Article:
12 Table Waiting times, first and subsequent interventions in Intervention Under three weeks (n) % Over three weeks (n) % Total First intervention 68,585 98% 1,394 2% 69,979 Second intervention 50,708 98% 1,211 2% 51, Treatment interventions As part of a treatment journey, a client may receive more than one intervention (i.e. more than one type of treatment) while being treated at a provider and may attend more than one provider for subsequent interventions. Before 1 November 2012 there were six structured treatment intervention types. However from 1 November 2012 the way in which interventions were recorded on NDTMS was changed to include three high-level intervention types: psychosocial, pharmacological and recovery support, an intervention setting and a series of subinterventions. Table shows the number of clients who received each intervention in their latest treatment journey for clients receiving interventions that commenced on or before 31 October Clients are counted once for each intervention type they received. Table Interventions received by clients in treatment , old interventions Intervention Inpatient detoxification 3,977 Prescribing (including key working) 0 Structured psychosocial intervention 5 Structured day programme 11,201 Residential rehabilitation 979 Structured intervention 30,888 n Table provides information on interventions commenced after the changes to the core dataset on 1 November 2012 (see section 7.2 for more detail on this change). It shows the number of clients who received interventions starting on or after 1 November 2012 based on the new intervention codes and intervention setting. If a clients intervention features in table 3.2.2, and can be directly mapped between tables, it is not featured in table above to avoid double counting. Table Interventions received by clients in treatment , new interventions Setting Intervention type Psychosocial Prescribing Total number of individuals* Community 158, , ,820 Inpatient unit 3,218 4,279 4,461 Primary care 18,236 33,918 35,458 Residential 2,839 1,021 2,956 Recovery house Missing 8,353 20,466 22,761 Total number of individuals* 173, , ,720 * This is the total number of individuals receiving each intervention type and not a summation of the psychosocial and prescribing columns. Data from tables and can be summed where overlap in definition exists to arrive at the total number of individuals receiving each intervention in No overlap exists for structured day programmes or other structured interventions thus the total number of clients can only be reported up to the 31st October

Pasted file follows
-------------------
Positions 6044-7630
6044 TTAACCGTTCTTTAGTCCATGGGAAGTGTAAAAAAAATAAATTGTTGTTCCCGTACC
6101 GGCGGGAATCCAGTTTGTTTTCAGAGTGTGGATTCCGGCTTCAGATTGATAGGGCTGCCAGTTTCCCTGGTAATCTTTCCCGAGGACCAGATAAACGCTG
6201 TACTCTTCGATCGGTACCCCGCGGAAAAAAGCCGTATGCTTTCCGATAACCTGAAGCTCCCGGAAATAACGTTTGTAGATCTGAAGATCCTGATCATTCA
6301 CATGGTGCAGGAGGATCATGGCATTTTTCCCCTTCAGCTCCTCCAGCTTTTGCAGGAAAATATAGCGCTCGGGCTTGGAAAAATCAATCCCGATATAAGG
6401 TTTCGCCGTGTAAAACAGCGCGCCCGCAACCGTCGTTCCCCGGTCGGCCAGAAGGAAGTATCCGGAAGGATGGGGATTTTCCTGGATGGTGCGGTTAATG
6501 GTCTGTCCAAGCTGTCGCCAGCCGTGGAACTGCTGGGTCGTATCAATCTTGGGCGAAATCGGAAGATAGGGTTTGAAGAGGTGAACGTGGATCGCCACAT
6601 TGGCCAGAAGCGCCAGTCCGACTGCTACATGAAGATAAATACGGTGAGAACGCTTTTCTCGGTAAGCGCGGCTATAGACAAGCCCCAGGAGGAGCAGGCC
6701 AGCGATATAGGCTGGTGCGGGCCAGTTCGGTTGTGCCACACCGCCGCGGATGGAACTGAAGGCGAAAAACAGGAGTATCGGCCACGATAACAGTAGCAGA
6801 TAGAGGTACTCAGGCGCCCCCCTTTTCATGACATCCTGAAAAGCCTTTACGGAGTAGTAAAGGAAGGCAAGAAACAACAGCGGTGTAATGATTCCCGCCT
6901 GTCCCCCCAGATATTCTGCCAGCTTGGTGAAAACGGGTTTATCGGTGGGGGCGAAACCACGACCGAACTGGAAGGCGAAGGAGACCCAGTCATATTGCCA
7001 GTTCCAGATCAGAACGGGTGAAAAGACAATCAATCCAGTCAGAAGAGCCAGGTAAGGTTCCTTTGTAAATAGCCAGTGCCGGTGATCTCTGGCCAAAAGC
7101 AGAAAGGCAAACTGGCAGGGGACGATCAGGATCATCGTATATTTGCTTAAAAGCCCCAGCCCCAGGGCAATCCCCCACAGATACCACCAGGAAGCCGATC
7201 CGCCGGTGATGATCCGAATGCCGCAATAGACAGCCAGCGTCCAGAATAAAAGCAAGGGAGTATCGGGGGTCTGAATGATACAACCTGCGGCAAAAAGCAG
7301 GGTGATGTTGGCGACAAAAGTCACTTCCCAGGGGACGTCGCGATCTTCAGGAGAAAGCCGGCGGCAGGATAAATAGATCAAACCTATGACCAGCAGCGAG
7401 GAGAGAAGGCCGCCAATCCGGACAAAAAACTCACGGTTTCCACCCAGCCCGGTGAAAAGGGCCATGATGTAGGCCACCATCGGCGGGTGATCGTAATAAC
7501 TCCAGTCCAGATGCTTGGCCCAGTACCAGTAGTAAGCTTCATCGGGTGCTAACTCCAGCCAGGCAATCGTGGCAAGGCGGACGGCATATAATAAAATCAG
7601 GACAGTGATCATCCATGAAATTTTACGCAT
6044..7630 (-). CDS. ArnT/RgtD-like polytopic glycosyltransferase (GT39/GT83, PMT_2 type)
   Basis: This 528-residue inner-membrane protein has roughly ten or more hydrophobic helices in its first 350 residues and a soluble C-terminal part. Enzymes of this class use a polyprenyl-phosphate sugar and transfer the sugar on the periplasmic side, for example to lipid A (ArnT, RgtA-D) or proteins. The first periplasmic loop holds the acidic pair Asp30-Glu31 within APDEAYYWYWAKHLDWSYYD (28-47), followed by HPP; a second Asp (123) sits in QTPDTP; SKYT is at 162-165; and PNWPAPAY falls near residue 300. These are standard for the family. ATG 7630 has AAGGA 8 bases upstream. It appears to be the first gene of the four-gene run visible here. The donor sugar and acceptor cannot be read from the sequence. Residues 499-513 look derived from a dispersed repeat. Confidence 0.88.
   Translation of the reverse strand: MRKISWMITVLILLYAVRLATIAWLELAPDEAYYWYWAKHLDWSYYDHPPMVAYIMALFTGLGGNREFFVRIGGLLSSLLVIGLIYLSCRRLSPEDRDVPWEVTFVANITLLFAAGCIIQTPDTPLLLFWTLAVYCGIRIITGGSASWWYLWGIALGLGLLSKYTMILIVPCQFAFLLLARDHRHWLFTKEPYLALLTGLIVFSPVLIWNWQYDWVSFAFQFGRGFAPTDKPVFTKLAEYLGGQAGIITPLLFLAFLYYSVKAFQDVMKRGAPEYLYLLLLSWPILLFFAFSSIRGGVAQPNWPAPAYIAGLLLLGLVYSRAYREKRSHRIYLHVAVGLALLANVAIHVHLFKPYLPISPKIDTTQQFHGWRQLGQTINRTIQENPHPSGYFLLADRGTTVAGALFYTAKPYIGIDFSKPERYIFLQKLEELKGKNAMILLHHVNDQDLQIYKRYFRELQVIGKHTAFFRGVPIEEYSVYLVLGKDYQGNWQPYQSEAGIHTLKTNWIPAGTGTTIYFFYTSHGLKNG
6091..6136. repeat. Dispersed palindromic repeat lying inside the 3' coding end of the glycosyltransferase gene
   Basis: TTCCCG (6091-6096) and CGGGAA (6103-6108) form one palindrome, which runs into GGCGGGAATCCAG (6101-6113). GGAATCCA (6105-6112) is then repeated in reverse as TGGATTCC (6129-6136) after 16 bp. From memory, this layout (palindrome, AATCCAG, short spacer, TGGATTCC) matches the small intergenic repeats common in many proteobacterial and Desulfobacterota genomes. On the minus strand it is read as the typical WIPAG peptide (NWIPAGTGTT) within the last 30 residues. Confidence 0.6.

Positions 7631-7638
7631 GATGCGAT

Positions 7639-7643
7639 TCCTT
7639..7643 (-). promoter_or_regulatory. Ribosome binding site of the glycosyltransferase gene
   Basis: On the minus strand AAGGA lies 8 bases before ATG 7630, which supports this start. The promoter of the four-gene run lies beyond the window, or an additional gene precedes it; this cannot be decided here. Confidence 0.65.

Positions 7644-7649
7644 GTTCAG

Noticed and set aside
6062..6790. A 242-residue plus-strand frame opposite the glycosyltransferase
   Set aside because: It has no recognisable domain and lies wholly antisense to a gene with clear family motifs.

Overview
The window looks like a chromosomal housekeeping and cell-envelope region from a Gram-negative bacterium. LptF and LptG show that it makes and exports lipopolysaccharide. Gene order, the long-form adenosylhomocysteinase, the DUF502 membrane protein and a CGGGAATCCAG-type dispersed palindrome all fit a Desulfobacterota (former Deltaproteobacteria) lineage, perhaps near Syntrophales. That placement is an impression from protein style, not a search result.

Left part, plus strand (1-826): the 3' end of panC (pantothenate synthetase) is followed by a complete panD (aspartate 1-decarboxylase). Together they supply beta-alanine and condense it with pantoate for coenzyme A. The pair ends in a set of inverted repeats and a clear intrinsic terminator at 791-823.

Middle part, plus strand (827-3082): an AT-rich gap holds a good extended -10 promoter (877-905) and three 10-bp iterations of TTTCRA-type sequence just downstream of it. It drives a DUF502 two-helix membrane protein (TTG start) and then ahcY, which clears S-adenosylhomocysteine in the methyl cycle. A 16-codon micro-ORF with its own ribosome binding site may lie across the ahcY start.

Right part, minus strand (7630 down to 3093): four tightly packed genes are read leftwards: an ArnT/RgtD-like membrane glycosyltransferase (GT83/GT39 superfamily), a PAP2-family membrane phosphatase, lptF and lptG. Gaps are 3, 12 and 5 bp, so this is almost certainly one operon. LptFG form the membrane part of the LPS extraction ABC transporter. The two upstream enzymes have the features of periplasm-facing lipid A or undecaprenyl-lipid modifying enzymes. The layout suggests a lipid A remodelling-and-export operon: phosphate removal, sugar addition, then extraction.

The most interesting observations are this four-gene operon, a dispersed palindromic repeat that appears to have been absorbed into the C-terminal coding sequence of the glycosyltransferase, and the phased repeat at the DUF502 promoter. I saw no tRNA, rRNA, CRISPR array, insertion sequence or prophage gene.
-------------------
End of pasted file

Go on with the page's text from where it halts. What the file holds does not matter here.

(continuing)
13 Data for these interventions is therefore not comparable to previous years. The totals for prescribing and psychosocial interventions will appear higher than previous years as they can now be recorded instead of just the setting where they were taking place such as residential or within a structured day programme. It is likely that these interventions were occurring within these settings but it was not previously possible to record this. A count of total individuals in interventions / settings where it is possible to sum the overlap between tables and can be found in table below. Table Total individuals in interventions/ settings (overlap between and 3.2.2) Intervention Total number of individuals Psychosocial 173,643 Prescribing 147,841 Setting Total number of individuals Inpatient Unit 8,438 Residential 3,935 Table gives a breakdown of clients receiving prescribing by the length of time that they have been receiving this intervention. 38,358 (26%) had been receiving prescribing for five or more years, while 54,795 (37%) had been receiving prescribing for less than 12 months. Table Length of time in prescribing for clients in continuous prescribing treatment n % Less than 12 months 54,795 37% 1-2 years 21,504 15% 2-3 years 13,072 9% 3-4 years 10,951 7% 4-5 years 9,161 6% 5+ years 38,358 26% Total 147, % 3.3 Engagement Of all clients 18 and over in contact with treatment services during (193,198), 181,420 (94%) were either retained for more than 12 weeks, or if leaving treatment before 12 weeks, were free of dependency. The remaining clients will have left treatment before 12 weeks in an unplanned way. Of the 70,930 clients starting new treatment journeys during , 60,208 (85%) were either retained for more than 12 weeks, or if leaving treatment before 12 weeks, were free of dependency. 13